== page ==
Big Wind Power: Is That All There Is?
The list of problems with big wind energy goes on and on. The graph above focuses on the tiny fraction of wind power capacity which is available at the time it is needed -- during peak demand hours. Utilities are forced to utilise fossil fuel backup power to make up for wind power shortfalls. Meanwhile, during off-peak hours when the energy is not needed, utilities are forced by law to buy wind power -- whenever it may be generated. The expense of these nonsensical policies is passed down to power consumers and taxpayers.
While the installed capacity of wind power on paper—that is, assuming the wind is blowing at the right speed—looks impressive, in the real world grid operators can count on only about 8 to 13 percent of that capacity being available during peak times. (The table below shows the percentage of wind capacity available at peak times by NERC region). The Department of Energy’s headline for this release tells the story succinctly: “Electricity Resource Planners Credit Only a Fraction of Potential Wind Capacity.” This is one reason why the greenhouse gas emissions savings from wind power will diminish with the further spread of wind power. _StevenHaywardRead more about the massive hoax that is being forced on North America, Europe, and the UK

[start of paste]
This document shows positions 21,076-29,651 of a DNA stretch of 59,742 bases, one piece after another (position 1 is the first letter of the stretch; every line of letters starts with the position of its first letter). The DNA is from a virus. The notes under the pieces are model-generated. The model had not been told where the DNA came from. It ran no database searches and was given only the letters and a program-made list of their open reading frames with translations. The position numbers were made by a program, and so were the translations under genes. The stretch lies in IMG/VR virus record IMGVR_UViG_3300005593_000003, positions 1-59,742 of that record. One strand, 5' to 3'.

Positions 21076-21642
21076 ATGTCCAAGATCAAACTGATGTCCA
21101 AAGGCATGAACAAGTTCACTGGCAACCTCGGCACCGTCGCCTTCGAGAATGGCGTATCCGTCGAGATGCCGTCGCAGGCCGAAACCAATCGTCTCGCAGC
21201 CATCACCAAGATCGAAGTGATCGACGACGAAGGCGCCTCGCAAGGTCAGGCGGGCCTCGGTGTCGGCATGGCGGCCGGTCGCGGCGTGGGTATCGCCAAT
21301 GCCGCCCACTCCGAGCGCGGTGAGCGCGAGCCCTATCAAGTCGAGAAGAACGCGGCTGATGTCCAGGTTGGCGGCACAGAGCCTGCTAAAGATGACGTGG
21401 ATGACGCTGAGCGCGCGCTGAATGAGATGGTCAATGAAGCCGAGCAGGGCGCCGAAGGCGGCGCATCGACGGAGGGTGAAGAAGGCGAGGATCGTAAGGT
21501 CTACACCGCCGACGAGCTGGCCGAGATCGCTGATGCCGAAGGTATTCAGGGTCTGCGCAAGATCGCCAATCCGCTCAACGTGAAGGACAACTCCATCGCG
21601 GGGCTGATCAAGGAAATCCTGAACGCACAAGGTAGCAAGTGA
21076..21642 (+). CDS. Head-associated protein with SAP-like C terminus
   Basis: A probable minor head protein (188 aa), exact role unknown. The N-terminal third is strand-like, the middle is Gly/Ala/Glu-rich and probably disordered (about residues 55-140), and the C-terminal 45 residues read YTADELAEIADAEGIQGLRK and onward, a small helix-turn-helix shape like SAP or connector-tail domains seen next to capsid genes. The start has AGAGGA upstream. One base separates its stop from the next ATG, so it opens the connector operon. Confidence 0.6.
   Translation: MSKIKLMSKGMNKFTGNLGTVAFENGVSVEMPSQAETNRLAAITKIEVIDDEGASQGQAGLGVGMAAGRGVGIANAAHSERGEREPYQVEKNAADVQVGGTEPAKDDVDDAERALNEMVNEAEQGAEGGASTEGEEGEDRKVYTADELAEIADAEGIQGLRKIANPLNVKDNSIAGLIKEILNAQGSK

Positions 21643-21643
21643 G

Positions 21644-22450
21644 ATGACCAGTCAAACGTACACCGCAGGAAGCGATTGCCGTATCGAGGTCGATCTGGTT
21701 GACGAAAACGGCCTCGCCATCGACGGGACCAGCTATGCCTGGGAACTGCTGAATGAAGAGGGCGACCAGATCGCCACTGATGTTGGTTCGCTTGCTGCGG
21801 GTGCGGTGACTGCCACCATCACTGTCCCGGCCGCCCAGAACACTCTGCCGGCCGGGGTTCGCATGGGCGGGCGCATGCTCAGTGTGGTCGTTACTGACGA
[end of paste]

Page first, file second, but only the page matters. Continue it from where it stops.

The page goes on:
Meanwhile, in the world of real energy, oil producers are contemplating the possibility of "peak demand." Prospects for global reductions in demand for oil are taking place at the same time that new oil discoveries are popping up from North America to South America to Africa to the Middle East to Southeast Asia, and beyond.
Some people within OPEC are getting worried. Paradoxically, peak oil doomers are circling the wagons, fighting off suggestions that the entire movement is based upon a technocrat's delusion.
If commodity prices do indeed decline, as expected by many, consumers could benefit from the interlude of price relief.